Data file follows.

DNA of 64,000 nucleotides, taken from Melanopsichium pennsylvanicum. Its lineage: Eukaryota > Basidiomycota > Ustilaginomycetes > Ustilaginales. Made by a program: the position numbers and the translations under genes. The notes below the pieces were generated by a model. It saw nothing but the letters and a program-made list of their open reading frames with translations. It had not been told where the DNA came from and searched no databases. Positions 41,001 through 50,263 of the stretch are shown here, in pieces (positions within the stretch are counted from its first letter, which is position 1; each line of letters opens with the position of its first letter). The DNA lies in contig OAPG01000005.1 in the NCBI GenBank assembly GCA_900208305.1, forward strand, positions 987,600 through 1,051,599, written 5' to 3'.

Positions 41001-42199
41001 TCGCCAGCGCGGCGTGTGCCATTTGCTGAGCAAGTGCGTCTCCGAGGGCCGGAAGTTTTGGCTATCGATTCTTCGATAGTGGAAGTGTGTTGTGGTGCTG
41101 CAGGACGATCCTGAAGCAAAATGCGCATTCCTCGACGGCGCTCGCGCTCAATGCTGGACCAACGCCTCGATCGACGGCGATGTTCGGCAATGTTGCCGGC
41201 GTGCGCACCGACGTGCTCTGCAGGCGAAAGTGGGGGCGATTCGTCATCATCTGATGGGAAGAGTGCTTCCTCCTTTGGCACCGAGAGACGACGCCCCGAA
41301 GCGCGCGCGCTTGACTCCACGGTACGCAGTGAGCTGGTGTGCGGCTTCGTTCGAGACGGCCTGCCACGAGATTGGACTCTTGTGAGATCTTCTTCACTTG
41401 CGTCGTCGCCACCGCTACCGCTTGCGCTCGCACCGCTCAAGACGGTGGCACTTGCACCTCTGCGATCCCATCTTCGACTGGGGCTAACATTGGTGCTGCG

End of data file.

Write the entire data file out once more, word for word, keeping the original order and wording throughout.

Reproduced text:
DNA of 64,000 nucleotides, taken from Melanopsichium pennsylvanicum. Its lineage: Eukaryota > Basidiomycota > Ustilaginomycetes > Ustilaginales. Made by a program: the position numbers and the translations under genes. The notes below the pieces were generated by a model. It saw nothing but the letters and a program-made list of their open reading frames with translations. It had not been told where the DNA came from and searched no databases. Positions 41,001 through 50,263 of the stretch are shown here, in pieces (positions within the stretch are counted from its first letter, which is position 1; each line of letters opens with the position of its first letter). The DNA lies in contig OAPG01000005.1 in the NCBI GenBank assembly GCA_900208305.1, forward strand, positions 987,600 through 1,051,599, written 5' to 3'.

Positions 41001-42199
41001 TCGCCAGCGCGGCGTGTGCCATTTGCTGAGCAAGTGCGTCTCCGAGGGCCGGAAGTTTTGGCTATCGATTCTTCGATAGTGGAAGTGTGTTGTGGTGCTG
41101 CAGGACGATCCTGAAGCAAAATGCGCATTCCTCGACGGCGCTCGCGCTCAATGCTGGACCAACGCCTCGATCGACGGCGATGTTCGGCAATGTTGCCGGC
41201 GTGCGCACCGACGTGCTCTGCAGGCGAAAGTGGGGGCGATTCGTCATCATCTGATGGGAAGAGTGCTTCCTCCTTTGGCACCGAGAGACGACGCCCCGAA
41301 GCGCGCGCGCTTGACTCCACGGTACGCAGTGAGCTGGTGTGCGGCTTCGTTCGAGACGGCCTGCCACGAGATTGGACTCTTGTGAGATCTTCTTCACTTG
41401 CGTCGTCGCCACCGCTACCGCTTGCGCTCGCACCGCTCAAGACGGTGGCACTTGCACCTCTGCGATCCCATCTTCGACTGGGGCTAACATTGGTGCTGCG